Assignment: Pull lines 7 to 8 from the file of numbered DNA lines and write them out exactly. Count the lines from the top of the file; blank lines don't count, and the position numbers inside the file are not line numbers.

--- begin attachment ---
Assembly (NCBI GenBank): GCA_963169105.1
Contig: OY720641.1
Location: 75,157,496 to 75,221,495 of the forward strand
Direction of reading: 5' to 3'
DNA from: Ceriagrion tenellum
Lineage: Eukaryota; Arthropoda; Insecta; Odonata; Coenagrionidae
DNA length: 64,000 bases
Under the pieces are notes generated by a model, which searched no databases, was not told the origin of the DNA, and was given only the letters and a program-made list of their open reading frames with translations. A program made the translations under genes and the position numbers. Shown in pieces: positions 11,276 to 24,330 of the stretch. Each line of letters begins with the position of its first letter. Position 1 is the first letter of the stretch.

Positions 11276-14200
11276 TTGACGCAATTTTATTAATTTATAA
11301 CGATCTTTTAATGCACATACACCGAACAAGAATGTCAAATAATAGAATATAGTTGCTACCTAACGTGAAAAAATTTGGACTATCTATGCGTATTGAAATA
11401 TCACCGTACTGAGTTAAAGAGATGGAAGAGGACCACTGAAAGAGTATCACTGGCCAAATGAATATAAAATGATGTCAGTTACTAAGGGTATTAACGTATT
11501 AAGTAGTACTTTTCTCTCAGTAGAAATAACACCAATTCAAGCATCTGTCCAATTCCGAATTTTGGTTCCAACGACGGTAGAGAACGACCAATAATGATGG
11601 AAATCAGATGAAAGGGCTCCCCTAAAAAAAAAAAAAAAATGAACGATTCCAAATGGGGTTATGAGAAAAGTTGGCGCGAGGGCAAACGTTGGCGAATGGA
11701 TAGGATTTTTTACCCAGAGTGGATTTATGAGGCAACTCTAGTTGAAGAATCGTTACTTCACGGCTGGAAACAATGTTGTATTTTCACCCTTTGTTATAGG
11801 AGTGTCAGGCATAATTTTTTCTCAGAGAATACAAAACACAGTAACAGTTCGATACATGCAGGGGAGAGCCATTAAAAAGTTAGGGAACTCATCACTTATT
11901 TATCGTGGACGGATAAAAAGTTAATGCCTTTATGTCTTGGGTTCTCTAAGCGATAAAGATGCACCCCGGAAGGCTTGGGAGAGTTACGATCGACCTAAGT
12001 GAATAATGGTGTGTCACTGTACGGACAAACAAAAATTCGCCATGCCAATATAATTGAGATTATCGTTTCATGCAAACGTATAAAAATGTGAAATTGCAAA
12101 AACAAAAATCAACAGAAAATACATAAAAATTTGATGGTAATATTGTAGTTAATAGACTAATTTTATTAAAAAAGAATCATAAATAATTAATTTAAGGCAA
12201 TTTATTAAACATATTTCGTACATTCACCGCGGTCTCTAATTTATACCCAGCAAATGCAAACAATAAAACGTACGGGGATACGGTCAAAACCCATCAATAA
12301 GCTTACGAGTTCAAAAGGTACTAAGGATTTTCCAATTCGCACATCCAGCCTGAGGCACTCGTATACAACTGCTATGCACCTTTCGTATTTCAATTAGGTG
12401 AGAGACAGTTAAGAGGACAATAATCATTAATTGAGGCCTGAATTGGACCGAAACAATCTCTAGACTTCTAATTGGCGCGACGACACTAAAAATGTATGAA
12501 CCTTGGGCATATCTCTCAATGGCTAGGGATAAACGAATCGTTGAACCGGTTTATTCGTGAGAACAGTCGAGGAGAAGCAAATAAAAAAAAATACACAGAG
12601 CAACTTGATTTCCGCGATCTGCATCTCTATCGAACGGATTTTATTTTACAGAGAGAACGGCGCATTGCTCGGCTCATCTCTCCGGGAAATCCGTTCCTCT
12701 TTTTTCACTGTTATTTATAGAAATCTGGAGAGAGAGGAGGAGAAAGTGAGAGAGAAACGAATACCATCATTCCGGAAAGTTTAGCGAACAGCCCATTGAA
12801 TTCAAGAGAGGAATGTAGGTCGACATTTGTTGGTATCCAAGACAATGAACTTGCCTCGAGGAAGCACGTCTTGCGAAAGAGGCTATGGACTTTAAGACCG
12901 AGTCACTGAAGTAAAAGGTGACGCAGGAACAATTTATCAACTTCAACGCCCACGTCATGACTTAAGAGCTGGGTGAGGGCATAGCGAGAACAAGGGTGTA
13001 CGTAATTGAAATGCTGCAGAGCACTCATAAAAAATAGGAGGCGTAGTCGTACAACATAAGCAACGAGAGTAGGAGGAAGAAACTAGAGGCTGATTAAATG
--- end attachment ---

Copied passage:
DNA length: 64,000 bases
Under the pieces are notes generated by a model, which searched no databases, was not told the origin of the DNA, and was given only the letters and a program-made list of their open reading frames with translations. A program made the translations under genes and the position numbers. Shown in pieces: positions 11,276 to 24,330 of the stretch. Each line of letters begins with the position of its first letter. Position 1 is the first letter of the stretch.